Half of UK employees threaten to quit of their employer does not offer flexible working, according to new research by Velocity Smart Technology.

Within the UK, 48 percent of UK businesses are insisting employees get back onto the office.

However, 47 percent of workers would walk away if they did not receive any flexibility.

This rises to 60 percent for Generation Y (25-34 year olds).


Returning to the office

The call for employees to return the office, at least on a part time basis, has not been well received.

It has upset nearly a third of UK employees (32%), which rises to 44 percent of employees aged 25 to 34, making them 74 percent more likely to look for another job if they don’t get the flexibility they want.

People are happier with this flexible way of working with a third (34%) insisting their mental health has improved since being allowed to have more flexible working.


Anthony Lamoureux, CEO of Velocity Smart Technology, said, “As the research confirms, employees don’t just expect flexible working, they are actively making career changes to better suit their commitments outside of work. Whether that is flexible hours, locations or a mixture of both. Employees that are not offered the chance for flexible, remote or asynchronous working will walk – straight into another job.”

These figures should raise alarm bells for businesses already scrambling to avoid the cost and disruption associated with staff turnover. Companies have experienced a huge spike in job moves in recent months, and almost seven in every 10 UK employees 69%) say they feel confident to move to a new job in the next couple of months.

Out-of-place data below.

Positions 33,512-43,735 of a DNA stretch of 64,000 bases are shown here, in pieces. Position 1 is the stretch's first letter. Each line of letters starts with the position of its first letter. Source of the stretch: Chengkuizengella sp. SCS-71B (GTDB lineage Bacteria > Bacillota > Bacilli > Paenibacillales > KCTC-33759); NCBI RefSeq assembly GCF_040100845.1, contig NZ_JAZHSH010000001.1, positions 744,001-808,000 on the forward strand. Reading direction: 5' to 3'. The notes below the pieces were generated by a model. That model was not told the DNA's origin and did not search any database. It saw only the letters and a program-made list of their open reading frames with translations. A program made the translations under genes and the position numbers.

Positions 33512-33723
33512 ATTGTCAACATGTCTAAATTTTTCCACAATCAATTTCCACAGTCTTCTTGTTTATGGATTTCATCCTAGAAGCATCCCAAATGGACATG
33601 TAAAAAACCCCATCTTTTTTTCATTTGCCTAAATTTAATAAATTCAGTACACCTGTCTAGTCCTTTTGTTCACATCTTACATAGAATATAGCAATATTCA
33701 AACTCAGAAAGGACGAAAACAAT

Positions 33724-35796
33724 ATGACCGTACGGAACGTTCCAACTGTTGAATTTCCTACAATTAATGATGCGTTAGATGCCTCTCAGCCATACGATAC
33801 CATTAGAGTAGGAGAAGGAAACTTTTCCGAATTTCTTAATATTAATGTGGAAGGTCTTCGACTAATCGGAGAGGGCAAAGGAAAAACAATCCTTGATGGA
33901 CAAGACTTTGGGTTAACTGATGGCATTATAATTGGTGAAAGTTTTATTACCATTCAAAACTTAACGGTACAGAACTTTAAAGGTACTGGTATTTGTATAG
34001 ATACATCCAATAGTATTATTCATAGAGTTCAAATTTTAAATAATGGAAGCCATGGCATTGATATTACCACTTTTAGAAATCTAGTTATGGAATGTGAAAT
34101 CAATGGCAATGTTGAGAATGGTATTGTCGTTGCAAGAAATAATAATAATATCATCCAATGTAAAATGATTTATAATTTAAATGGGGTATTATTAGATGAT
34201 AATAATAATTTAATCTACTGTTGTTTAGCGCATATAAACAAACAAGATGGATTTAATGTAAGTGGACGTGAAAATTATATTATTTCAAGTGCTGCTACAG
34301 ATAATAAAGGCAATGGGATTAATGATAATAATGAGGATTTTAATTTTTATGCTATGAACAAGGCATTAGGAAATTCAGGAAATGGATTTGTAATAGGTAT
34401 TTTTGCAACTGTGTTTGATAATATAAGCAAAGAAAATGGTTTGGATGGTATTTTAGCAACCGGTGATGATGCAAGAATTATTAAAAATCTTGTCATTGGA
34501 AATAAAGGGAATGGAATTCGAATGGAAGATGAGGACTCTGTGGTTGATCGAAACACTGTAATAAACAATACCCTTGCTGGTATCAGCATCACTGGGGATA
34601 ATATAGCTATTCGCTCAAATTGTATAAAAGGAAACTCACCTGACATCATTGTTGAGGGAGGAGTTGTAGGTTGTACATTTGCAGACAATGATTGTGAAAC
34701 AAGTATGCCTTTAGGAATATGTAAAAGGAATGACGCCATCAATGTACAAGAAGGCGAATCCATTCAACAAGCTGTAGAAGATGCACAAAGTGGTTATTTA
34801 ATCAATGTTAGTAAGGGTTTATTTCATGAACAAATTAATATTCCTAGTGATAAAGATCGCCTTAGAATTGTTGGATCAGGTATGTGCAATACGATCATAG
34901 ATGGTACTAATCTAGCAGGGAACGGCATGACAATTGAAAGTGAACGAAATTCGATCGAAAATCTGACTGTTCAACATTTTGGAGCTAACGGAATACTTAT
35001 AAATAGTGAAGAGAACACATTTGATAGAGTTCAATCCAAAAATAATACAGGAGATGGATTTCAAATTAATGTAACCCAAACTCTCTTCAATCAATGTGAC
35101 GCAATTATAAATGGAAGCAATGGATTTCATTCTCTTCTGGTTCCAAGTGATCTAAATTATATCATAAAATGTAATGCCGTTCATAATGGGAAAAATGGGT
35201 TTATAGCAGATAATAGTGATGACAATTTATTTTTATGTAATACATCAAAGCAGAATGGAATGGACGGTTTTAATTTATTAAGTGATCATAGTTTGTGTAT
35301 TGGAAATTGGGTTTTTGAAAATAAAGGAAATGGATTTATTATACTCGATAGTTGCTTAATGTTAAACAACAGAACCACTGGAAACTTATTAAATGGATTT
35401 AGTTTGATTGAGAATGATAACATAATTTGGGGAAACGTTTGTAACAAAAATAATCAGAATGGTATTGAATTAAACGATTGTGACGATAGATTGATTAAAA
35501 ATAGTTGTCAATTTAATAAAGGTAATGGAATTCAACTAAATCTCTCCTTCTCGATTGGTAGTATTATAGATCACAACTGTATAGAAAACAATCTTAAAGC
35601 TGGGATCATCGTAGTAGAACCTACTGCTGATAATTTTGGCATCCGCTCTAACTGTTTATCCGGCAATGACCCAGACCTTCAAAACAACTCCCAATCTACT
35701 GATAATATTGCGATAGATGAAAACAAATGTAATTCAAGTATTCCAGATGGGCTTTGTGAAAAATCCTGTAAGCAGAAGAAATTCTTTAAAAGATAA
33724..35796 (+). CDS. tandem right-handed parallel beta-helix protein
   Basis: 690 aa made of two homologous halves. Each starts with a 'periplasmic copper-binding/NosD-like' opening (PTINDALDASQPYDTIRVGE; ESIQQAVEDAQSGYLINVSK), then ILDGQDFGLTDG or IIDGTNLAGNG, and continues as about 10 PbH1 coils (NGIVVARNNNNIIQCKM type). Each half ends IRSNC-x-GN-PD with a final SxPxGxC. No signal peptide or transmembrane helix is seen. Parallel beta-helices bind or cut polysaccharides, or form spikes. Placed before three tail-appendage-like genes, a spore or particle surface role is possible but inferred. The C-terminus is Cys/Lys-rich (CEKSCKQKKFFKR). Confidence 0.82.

Lamoureux continues, “Employees have rediscovered the joys of taking time to be outside during the working day, from walking the lock-down dog to managing side jobs, substantial numbers of individuals now recognise the nonsensical nature of the old nine to five. It now needs to become an essential part of recruitment and retention strategies for businesses to firm up flexible employment models – or else, they may be left without an office to fill.”

It is important that business leaders can support more diverse and asynchronous working practices to keep pace with competition and retain employees.





Amelia Brand is the Editor for HRreview, and host of the HR in Review podcast series. With a Master’s degree in Legal and Political Theory, her particular interests within HR include employment law, DE&I, and wellbeing within the workplace. Prior to working with HRreview, Amelia was Sub-Editor of a magazine, and Editor of the Environmental Justice Project at University College London, writing and overseeing articles into UCL’s weekly newsletter. Her previous academic work has focused on philosophy, politics and law, with a special focus on how artificial intelligence will feature in the future.